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Size matters! Here comes dimensional weights

Measurement issues! Right here comes dimensional weights

Dimensional Weight Pricing on EVERY Shipment Represents a Fundamental Change in the Way Internet Retailers Ship

Have you ever received a large box from Amazon with only a few items in it? You probably didn’t think much of it. It is easy to understand why the box size did not match what you purchased. You can order almost anything on Amazon, from toilet paper to watches. Trying to find a box that fits exactly right with infinite order variations would be time consuming and expensive. So the packer, or computer system, evaluates the order and picks the best box, erring on the side of picking too big a box because you would hate to pack everything out and not be able to fit that last item. Then the packer simply fills the extra space with dunnage. After all, it doesn’t really matter how big the box is, it matters more how much it weighs. It’s the weight that determines shipping price, and air pillows, bubble wrap and peanuts weigh next to nothing.

This line of thinking is what has guided the e-commerce fulfillment industry when it comes to packaging. Weight drives shipping price, and packaging needs to protect product but equally as important, be fast and efficient. The result, pick a box that is larger than necessary, void fill the extra space and get it out the door. Starting January 2015, this fundamental process of e-commerce fulfillment is going to have to change. FedEx and UPS are moving to dimensional pricing for every ground package. No longer is weight the singular factor when determining shipping price, box dimension becomes equally as important. This new pricing is expected to impact nearly over 30% of all ground shipments and will be major driver of change for the industry.

Background of Dimensional Weight

Dimensional weight was put in place to ensure that carrier is getting paid appropriately for the space the packages take up on its planes or trucks. While FedEx and UPS are introducing a new pricing structure in 2015, the concept of dimensional weight has been around for a while. Since 2007, both have used the tool of volumetric division, where a parcel’s cube is divided by a preset divisor, to price packages based not on their weight, but how much space or ‘cube’ they occupy on a delivery truck. This pricing, based on volume, was used for larger packages only, packages over 3 cubic feet. In 2011, both shrunk that divisor to make it even costlier to ship lightweight, bulky packages. The reasoning is simple, lets say you go to your favorite table tennis website and order 3 cases of Ping-Pong balls. The internet retailer puts the 3 cases in a large shipping box, puts some air pillow void fill in the box to make them fit snug, and sends them on their way. The box size might be 12 inches x 12 inches x 12 inches, but only weight 1 pound. Ping-Pong balls are light. So the carrier gets a large box that weighs next to nothing. If the price of that shipment was based solely on weight, it would be very cheap, but it would still take up significant room on the delivery truck. Therefore, the carriers figured out they need to charge for the dimension, or volume, which the large, lightweight package occupies.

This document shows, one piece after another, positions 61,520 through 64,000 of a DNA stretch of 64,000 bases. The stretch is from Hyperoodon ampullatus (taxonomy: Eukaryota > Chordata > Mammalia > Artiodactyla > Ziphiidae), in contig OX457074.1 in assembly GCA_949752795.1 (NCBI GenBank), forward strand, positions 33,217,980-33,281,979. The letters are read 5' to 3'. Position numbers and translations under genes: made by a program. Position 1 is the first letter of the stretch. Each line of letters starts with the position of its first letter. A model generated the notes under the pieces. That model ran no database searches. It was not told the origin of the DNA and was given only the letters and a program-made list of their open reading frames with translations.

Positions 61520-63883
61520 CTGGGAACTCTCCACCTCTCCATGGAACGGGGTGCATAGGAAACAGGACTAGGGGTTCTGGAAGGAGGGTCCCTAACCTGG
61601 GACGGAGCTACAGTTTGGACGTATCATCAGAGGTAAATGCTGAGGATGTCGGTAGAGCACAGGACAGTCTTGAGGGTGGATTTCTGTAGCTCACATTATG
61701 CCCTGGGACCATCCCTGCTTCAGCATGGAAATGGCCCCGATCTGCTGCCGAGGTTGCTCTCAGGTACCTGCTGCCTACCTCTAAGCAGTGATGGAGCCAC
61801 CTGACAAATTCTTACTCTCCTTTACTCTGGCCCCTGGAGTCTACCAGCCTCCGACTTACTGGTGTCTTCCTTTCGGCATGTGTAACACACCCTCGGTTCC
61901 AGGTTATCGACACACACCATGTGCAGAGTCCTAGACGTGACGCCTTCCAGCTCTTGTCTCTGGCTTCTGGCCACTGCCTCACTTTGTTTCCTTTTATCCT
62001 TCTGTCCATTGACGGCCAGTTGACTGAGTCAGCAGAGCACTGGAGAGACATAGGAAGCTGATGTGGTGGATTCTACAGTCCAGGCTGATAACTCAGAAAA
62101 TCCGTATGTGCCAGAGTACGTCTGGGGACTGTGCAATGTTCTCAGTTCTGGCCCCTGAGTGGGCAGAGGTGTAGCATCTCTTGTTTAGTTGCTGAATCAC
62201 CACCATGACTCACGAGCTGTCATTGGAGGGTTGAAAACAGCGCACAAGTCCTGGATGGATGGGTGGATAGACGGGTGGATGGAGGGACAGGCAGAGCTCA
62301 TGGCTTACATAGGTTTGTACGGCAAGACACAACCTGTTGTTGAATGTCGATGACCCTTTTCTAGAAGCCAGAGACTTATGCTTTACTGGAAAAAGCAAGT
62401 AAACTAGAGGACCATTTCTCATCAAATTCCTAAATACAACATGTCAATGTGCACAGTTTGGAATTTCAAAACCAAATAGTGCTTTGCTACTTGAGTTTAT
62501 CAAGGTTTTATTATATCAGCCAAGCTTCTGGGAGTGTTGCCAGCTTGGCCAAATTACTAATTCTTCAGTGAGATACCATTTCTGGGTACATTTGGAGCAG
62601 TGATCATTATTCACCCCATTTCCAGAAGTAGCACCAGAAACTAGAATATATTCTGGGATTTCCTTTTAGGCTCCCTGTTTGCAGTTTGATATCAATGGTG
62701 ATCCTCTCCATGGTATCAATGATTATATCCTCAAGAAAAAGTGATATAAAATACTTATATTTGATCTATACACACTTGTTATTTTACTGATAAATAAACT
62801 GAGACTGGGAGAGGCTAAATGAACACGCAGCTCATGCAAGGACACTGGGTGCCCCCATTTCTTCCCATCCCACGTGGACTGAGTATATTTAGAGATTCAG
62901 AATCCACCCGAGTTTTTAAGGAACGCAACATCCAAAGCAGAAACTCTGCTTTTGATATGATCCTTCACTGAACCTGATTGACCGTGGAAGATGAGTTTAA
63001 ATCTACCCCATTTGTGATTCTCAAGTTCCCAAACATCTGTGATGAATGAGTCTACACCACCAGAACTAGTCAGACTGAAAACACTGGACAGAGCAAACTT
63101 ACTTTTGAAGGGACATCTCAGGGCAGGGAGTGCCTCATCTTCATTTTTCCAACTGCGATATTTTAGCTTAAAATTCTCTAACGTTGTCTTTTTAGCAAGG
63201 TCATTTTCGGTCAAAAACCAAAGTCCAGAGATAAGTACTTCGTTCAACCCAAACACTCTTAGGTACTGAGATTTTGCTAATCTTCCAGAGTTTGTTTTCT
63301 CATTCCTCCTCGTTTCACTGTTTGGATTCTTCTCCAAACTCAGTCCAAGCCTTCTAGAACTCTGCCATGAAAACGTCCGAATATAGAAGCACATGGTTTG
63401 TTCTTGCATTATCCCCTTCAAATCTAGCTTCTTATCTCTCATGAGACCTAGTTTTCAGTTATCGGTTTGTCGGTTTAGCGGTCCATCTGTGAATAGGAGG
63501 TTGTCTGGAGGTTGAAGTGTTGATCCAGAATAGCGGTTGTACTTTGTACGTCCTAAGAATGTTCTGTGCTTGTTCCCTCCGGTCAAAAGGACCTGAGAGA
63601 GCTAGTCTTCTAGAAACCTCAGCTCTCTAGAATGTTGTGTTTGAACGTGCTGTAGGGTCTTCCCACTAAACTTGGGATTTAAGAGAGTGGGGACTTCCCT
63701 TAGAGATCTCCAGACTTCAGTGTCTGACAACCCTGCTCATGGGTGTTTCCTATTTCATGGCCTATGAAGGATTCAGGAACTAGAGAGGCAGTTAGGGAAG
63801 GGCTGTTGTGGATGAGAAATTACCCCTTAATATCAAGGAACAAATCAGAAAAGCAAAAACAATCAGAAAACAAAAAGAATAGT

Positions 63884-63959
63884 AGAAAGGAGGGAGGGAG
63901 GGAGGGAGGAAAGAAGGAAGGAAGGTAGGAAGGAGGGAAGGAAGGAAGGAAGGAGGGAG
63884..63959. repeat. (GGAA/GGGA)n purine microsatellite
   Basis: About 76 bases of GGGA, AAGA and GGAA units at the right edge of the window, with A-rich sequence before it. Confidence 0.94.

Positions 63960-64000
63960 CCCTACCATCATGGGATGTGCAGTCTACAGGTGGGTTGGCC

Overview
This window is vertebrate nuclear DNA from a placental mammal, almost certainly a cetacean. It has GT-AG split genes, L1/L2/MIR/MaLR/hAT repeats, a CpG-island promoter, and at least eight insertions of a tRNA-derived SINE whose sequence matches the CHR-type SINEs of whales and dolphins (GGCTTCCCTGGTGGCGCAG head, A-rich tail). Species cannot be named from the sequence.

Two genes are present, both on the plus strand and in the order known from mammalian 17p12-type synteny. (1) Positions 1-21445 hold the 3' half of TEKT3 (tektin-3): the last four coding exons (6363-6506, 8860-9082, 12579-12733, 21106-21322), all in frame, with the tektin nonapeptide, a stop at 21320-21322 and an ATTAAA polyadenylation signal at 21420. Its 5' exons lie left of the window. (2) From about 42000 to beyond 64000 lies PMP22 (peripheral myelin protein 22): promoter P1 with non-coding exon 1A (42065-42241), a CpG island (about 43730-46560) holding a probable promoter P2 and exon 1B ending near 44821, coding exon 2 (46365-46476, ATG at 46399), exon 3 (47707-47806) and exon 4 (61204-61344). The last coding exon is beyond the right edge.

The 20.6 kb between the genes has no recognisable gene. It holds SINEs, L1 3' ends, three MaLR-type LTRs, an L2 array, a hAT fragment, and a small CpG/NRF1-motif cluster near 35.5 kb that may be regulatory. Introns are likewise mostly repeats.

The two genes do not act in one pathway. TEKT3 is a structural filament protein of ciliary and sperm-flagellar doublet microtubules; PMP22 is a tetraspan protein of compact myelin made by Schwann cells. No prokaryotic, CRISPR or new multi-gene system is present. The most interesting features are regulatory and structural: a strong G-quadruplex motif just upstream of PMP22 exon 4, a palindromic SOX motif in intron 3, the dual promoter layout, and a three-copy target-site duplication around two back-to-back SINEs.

With e-commerce continuing its rapid growth, the Internet has become a sales channel for items previously reserved for purchase at brick-and-mortar stores. The original dimensional pricing set forth in 2007 was meant to address on-line companies shipping large items like furniture. Today, e-commerce retailers are shipping everything. Amazon and other sites are even pushing the most fundamental of household items through this channel – towels, diapers even toilet paper. This growth has continued to put pressure on FedEx and UPS to make such shipments profitable, resulting in the new pricing structure.

How it Works

The existing dimensional weight pricing only applies to shipments where the box size exceeds 3 cubic feet. Beginning in 2015, EVERY ground package will be charged based on billable weight, which will be the greater of actual weight or dimensional weight.

Actual Weight is the scaled weight of the package in pounds rounded up to the nearest pound. Let’s take a theoretical e-commerce shipment of vitamins and supplements. The package weighs 5.3 lbs. on the scale, and the shipment will be billed based on an actual weight of 6 lbs.

Dimensional weights are determined by using length x width x height of the box divided by the applicable dimensional factor. Unless a shipper’s agreement calls for a modified dimensional factor, then UPS and FedEx both use 166 for all domestic shipments. Our e-commerce order of vitamins and supplements is packed in a box measuring 12 inches x 10 inches x 10 inches or 1,200 cubic inches. With the old pricing model, anything fewer than 3 cubic feet, or 5,184 cubic inches would not be subject to dimensional weight. So our box, at 1,200 cubic inches would not be affected. Under the new pricing model going into effect, this shipment is subject to dimensional weight.

Back to our box of vitamins and supplements, the cube is then divided by the dimensional factor to get dimensional weight. 1,200 cubic inches divided by 166 equals 7.2. Therefore the dimensional weight would equal 8 lbs.

Billable Weight is the greater of actual weight and dimensional weights. Our order which currently would get billed as a 6 lbs. shipment, because of the size of the box, would get billed as 8 lbs. under the new rule, a 25% increase in billable weight, resulting in a corresponding increase in shipping cost.

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